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Can Drive Steers Food To Those in Need

By Jessie Graber

Starting in early October, South’s can drive has culminated in collecting over 1500 cans. Each year Island Harvest hosts the “Students Feeding Students” Challenge, a competition in which high schools complete to collect the most food and funds. After the two-month contest period, the three schools that collect the most cans receive awards and are featured on Island Harvest’s webpage.

At South, Facing History students organized the charity effort. Seniors Paige Kaplan and Carly Farkas, along with several other Facing History students, led the fundraising efforts. They also organized a raffle that included prizes from Hermes, Isa Ora, Camp and Campus, Infinity, Bonnie’s Jeans, and Squire Cinemas. Students received a raffle ticket for every can that they donated.

Kaplan said, “Growing up, I always assumed people who live on Long Island were well off. It never occurred to me that there are starving people here—a larger number than most would suspect.” She added, “one out of every ten Long Islanders is going hungry and these people are our neighbors, friends, and people within our community. If we do not help, can we expect anyone else to?”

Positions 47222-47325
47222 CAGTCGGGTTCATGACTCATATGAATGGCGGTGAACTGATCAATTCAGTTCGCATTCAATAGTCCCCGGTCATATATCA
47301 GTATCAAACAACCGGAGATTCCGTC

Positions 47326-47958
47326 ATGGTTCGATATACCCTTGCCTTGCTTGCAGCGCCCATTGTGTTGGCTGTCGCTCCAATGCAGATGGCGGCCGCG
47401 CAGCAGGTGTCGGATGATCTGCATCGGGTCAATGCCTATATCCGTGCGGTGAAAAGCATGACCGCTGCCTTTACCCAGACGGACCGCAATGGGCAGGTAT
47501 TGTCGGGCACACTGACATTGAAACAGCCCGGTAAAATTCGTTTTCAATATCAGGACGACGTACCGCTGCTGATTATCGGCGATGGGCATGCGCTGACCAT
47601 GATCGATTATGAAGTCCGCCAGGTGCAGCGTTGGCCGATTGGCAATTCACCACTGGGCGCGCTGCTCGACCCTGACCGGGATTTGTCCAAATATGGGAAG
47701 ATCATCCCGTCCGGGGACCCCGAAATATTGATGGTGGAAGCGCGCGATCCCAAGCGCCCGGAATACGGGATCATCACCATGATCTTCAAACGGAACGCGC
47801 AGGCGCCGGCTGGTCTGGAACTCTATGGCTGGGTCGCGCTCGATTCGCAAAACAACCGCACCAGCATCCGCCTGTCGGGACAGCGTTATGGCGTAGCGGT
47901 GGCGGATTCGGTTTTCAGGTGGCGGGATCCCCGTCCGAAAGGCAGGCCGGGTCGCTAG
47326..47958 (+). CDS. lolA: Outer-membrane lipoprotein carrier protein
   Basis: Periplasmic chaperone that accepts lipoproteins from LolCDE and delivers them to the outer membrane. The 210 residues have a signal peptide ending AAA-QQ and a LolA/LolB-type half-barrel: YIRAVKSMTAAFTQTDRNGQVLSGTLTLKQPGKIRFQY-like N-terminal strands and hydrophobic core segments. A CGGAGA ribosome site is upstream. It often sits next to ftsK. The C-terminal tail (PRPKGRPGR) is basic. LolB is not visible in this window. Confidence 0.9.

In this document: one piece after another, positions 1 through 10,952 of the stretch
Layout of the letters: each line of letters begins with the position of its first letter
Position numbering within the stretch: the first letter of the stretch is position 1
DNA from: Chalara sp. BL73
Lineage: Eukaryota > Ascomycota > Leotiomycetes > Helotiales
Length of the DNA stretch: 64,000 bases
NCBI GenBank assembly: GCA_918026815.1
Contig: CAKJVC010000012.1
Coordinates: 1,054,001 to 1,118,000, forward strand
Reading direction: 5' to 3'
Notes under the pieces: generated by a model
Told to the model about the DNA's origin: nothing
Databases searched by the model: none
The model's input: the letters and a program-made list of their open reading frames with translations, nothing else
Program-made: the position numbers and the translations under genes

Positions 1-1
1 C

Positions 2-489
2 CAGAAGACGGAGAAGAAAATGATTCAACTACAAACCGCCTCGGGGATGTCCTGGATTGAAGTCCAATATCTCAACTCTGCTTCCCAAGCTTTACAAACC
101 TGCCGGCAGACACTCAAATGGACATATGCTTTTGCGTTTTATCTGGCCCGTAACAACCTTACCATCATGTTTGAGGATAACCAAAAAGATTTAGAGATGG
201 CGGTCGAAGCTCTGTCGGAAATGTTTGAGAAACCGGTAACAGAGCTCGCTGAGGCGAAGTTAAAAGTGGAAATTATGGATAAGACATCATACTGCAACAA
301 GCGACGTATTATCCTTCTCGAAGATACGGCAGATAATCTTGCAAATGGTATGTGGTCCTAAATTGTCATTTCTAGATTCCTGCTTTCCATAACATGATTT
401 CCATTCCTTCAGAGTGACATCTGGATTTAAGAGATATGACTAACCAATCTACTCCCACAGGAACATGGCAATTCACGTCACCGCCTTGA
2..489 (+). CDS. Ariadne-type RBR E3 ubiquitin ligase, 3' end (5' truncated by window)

Facing History teacher Ms. Michelle Sorise encouraged all students to become involved with the fundraiser. She said, “Island Harvest distributes to all community centers around Long Island. For example, the INN [Interfaith Nutrition Network] in Hempstead gets 60% of its food from Island Harvest.”

Facing History’s goal was to collect as many cans as possible. “Food is quickly received and then just as quickly put in the hands of community leaders who give them to those in need,” said Ms. Sorise. Many Facing History students also visited and dropped off clothing and are hoping to work serving meals.

Facing History chose Island Harvest as the recipient of aid because the class wanted to help out nearby communities. “This is something close to our hearts because it affects us,” Kaplan said. “Many people who use the Island Harvest facilities may not know where their next meal is coming from or if they will even receive one. By donating cans to Island Harvest, you are helping many people in need.”

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